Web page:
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McDonald’s sues fired CEO Steve Easterbrook

According to the lawsuit,ousted McDonald’s CEO Steve Easterbrook lied to the board about the extent of his relationships with employees and he misled investigators about engaging in physical sexual relationships with three employees in the year before he was fired.

Now, McDonald’s is suing Easterbrook for the amount of his exit payout,about $40 million.

 

The company fired Easterbrook in November after a consensual relationship with a subordinate which amounted to sexting. At the time, McDonald’s board said the executive had violated company policy and “demonstrated poor judgment” by engaging in the relationship with an employee.
As part of compensation, Easterbrook was promised 26 weeks severance pay, in addition to prorated bonuses as warranted. Those benefits amounted to about $42 million, according to outside firm Equilar.
An anonymous tip in July about a second relationship between Easterbrook and another employee led the company to revisit the case.Sexually explicit photos and videos of the three women, that Easterbrook had attached to emails from his corporate account to his personal account,were found on the company’s server. Easterbrook even “approved an extraordinary stock grant, worth hundreds of thousands of dollars” for one of them.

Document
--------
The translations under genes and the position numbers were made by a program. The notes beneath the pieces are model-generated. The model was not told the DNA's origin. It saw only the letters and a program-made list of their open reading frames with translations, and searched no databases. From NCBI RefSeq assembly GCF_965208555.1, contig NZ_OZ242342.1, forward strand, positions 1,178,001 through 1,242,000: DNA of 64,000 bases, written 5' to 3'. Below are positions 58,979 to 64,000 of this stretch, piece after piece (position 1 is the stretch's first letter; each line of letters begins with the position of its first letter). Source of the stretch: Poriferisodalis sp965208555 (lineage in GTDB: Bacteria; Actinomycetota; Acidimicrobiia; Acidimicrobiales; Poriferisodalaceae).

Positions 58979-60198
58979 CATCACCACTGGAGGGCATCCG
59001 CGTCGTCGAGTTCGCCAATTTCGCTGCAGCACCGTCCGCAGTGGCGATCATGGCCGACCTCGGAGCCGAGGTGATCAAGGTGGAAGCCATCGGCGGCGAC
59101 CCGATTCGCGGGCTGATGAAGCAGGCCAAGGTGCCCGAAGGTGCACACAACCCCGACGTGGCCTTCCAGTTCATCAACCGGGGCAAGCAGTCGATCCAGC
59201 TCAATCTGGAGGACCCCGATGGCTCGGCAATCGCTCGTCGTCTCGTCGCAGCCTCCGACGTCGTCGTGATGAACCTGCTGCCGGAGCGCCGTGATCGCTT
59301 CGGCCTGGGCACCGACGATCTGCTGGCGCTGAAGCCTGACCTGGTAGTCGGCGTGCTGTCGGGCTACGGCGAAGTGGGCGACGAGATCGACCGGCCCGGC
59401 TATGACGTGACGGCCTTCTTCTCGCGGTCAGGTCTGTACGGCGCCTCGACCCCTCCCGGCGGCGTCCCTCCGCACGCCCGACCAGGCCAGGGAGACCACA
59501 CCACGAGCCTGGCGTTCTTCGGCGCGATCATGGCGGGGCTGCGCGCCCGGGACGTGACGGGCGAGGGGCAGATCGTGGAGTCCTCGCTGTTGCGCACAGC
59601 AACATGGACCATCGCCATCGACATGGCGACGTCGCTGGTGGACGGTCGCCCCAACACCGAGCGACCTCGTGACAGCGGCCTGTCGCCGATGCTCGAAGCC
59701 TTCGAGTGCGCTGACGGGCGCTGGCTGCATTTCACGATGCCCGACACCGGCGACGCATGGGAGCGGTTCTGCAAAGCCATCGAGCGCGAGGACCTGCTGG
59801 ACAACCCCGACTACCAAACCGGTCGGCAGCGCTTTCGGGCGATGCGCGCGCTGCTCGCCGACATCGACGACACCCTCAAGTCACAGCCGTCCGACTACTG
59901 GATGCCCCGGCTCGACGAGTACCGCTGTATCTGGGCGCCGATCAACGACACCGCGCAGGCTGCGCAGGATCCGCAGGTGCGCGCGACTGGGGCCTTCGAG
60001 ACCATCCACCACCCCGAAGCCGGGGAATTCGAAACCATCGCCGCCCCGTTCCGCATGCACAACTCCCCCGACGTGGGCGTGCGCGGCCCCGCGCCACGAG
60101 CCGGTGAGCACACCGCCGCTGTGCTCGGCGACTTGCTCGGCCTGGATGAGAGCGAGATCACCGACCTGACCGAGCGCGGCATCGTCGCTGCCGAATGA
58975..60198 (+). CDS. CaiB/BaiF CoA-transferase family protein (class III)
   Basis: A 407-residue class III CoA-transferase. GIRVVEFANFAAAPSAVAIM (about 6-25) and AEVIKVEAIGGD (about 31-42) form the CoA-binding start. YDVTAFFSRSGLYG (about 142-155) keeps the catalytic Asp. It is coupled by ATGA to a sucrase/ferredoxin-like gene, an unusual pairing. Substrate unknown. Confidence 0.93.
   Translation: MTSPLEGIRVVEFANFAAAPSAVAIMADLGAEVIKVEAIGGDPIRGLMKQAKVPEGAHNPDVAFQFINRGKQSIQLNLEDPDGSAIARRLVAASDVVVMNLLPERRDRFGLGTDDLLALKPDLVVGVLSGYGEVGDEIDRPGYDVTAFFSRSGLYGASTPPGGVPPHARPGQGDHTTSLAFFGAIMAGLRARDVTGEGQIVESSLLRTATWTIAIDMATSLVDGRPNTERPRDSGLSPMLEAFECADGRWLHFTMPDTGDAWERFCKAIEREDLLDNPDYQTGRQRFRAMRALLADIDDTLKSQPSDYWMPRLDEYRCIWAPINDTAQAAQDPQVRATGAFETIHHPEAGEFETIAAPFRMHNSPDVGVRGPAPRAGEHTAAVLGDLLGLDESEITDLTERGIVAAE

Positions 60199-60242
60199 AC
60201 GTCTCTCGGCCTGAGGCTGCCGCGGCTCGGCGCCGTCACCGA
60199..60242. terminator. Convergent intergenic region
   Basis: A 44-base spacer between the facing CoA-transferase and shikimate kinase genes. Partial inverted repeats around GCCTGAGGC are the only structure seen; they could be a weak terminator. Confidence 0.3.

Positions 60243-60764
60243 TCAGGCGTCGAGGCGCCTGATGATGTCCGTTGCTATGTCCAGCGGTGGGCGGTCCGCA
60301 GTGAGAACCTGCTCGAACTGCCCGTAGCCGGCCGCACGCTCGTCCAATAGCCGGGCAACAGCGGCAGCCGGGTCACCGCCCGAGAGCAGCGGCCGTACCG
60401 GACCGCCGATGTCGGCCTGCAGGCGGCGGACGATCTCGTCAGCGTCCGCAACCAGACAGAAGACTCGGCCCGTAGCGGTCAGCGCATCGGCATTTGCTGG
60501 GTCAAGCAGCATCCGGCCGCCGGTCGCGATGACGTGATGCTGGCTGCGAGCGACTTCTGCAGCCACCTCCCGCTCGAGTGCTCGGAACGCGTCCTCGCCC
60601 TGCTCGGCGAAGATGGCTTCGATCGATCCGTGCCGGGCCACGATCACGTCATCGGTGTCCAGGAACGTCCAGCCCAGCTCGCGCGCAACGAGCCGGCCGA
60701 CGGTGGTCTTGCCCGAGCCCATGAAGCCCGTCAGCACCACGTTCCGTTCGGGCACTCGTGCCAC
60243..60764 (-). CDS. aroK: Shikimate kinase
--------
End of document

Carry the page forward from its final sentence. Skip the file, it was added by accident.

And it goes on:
The company alleges that by lying to the board, Easterbrook led them to believe that his firing could be considered “without cause.” The board ultimately landed on that designation, which entitled Easterbrook to certain outgoing benefits, the suit alleges.

In a note to employees on Monday, current McDonald’s CEO Chris Kempczinski said that “McDonald’s does not tolerate behavior from any employee that does not reflect our values.”

“We now know that Easterbrook’s conduct deviated from our values in different and far more extensive ways than we were aware when he left the company last year,” Kempczinski said. “While the Board made the right decision to swiftly remove him from the Company last November, this new information makes it clear that he … should not have retained the contractual compensation he did upon his exit.”

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